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Re: Linux 3.2 in wheezy

(adding few CC:s to keep track on the bug)

On dim., 2012-01-29 at 21:26 +0000, Ben Hutchings wrote:
> On Sun, 2012-01-29 at 20:57 +0100, Yves-Alexis Perez wrote:
> > On dim., 2012-01-29 at 18:22 +0000, Ben Hutchings wrote:
> > > Featuresets
> > > -----------
> > > 
> > > The only featureset provided will be 'rt' (realtime), currently built
> > > for amd64 only.  If there is interest in realtime support for other
> > > architectures, we may be able to add that.  However, we do need to
> > > consider the total time taken to build binary packages for each
> > > architecture.
> > > 
> > > If there are particular container features that should be enabled or
> > > backported to provide a useful replacement for OpenVZ or VServer,
> > > please let us know.  We cannot promise that these will all be enabled
> > > but we need to know what is missing. 
> > 
> > So in the end what are the reasons for not trying the grsecurity
> > featureset? #605090 lacks any reply from the kernel team since quite a
> > while, and especially after answers were provided to question asked.
> You already know the main reason:
> > Feature-wise, Brad Sprengler and the PaX team still add stuff, like the
> > gcc plugins or hardening features like symbols hiding, fix bugs (for
> > example in RBAC code), while few of them reach mainline.
> I realise that the mainline Linux developers have sometimes been
> unreasonably resistant to these changes and I'm not intending to assign
> blame for this.  But practically this means that we have to either carry
> the featureset indefinitely or disappoint users by removing it in a
> later release.  (See the complaints about removing OpenVZ in wheezy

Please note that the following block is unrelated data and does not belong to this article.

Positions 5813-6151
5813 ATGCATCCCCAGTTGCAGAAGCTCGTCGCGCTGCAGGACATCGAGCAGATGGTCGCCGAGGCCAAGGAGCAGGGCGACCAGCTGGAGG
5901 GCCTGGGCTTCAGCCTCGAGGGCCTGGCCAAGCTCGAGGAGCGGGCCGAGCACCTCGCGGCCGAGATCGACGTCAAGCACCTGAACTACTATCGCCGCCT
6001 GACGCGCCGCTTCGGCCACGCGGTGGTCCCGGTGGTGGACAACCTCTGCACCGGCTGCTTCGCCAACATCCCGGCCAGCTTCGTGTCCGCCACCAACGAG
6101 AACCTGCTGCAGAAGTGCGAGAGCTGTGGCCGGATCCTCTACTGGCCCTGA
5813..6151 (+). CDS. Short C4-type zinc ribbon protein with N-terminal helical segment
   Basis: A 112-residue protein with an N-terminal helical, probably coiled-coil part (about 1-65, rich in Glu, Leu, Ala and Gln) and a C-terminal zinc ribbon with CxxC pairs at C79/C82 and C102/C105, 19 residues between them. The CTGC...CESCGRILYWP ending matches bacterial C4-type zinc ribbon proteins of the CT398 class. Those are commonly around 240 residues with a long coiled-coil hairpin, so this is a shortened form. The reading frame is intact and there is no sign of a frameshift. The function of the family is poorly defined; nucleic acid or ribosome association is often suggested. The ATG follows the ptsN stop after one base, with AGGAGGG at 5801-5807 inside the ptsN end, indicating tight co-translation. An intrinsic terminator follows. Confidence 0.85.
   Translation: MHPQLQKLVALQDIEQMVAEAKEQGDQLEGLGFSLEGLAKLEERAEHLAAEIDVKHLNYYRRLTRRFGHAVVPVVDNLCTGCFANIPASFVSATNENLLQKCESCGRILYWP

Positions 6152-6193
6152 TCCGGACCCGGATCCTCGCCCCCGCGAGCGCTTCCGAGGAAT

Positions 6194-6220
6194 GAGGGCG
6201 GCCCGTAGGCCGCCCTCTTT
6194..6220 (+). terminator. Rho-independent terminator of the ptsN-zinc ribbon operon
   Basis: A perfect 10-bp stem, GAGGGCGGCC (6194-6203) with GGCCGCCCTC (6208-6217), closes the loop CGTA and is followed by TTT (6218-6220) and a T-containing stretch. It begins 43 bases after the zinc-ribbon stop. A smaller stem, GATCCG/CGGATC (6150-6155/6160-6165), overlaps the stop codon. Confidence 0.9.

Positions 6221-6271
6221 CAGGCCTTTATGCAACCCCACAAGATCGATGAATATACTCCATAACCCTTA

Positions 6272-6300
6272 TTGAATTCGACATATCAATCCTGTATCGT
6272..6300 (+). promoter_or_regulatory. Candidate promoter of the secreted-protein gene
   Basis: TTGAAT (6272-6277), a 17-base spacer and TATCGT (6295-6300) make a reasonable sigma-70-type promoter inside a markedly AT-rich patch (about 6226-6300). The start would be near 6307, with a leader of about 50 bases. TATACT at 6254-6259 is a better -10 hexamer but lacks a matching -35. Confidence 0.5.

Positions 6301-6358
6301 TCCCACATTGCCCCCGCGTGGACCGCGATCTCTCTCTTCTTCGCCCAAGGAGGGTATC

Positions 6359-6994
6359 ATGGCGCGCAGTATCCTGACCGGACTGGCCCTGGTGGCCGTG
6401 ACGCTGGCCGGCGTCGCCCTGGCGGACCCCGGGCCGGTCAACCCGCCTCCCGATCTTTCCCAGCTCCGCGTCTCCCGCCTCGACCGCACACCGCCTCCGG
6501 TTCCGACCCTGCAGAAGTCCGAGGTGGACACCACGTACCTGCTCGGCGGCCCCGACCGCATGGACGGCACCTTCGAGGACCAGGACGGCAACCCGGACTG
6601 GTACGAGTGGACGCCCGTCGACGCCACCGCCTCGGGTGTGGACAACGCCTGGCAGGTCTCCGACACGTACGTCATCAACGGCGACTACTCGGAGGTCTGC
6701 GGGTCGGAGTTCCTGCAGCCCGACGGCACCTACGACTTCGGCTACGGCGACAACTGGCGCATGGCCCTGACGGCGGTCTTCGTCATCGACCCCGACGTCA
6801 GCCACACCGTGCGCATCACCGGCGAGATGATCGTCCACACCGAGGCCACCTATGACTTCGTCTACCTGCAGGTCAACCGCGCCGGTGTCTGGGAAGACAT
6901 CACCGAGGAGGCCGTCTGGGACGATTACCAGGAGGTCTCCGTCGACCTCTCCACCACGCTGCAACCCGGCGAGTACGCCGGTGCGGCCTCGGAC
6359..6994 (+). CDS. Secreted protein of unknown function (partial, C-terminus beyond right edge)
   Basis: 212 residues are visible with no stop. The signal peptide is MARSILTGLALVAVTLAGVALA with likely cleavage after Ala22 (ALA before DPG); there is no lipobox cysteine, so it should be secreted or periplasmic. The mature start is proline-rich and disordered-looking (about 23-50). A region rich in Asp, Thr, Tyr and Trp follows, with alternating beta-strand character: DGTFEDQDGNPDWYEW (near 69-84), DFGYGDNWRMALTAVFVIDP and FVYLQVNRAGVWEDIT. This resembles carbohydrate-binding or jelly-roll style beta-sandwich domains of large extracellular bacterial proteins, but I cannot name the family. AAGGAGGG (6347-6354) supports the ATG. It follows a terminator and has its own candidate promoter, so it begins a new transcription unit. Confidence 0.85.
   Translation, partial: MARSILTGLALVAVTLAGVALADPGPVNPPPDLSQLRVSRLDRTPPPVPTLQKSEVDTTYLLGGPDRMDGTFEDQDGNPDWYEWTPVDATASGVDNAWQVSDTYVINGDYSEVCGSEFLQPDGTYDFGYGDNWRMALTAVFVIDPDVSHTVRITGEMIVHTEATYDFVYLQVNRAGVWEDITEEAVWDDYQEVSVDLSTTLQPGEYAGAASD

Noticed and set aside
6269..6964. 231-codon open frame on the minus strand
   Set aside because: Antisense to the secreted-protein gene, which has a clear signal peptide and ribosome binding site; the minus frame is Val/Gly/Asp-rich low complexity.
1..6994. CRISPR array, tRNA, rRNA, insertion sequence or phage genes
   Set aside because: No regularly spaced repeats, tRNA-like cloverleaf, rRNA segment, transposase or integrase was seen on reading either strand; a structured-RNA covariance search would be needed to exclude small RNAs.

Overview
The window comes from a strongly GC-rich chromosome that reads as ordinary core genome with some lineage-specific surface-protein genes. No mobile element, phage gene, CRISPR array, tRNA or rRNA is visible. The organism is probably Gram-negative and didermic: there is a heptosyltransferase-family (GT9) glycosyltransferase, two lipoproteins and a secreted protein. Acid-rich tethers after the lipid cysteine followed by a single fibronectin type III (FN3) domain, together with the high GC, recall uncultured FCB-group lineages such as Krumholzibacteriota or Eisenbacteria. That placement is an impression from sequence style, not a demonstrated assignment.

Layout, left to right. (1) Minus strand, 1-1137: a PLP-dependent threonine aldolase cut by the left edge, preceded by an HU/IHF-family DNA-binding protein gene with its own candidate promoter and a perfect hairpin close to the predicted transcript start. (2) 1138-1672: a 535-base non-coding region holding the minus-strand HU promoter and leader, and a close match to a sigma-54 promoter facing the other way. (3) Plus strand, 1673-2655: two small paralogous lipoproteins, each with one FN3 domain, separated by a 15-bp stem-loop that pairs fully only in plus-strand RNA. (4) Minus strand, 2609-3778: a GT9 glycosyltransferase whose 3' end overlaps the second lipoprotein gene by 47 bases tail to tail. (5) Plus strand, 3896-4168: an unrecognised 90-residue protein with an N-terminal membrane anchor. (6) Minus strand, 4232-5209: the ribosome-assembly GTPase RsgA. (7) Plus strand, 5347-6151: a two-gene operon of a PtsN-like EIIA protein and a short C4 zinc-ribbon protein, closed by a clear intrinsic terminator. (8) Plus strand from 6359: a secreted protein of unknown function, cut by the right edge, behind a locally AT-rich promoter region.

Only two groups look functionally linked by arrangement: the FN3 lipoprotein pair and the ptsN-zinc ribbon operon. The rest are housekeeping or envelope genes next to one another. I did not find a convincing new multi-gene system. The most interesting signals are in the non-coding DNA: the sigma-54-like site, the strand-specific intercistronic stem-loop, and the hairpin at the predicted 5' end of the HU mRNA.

> despite 4 years' advance notice of this.)

I understand this, and I still see the grsec featureset as a valuable
project. Indeed, reducing the diff wrt. upstream in Debian kernel is an
important goal (especially considering the time involvement).

Now, I still think having a hardened Debian kernel inside the
distribution is helpful and needed for some people (some of them have
said so on the bug report, some other directly told me). I can continue
providing kernels for stable and sid outside of Debian, but that means
it's painful to find them, so less people will use it. I'm sure I don't
have to remind people, but having a hardened kernel can buy you some
time when some vulnerabilities are found in the kernel, like
the /proc/pid/mem one (even when it does not prevent completely the
vulnerability, it can prevents the exploit to be successful, for
> It also appears that you never had any response to your question to
> upstream about minimising the patch set.

Indeed. Brad, I'm not sure if you received the initial mail, so if you
have any comment…
> > Not doing anything is indeed a way to just get rid of the question, but
> > I would have at least appreciated a definitive answer on the bug rather
> > than via the dda mail.
> I'm sorry about that; it completely slipped my mind as there have been
> no discussions about it for some months.

Well, the last mail from the kernel team on the bug was indeed months
ago (nov 10th afaict), but I kept adding info and replies since.

Anyway, thanks for your answer.


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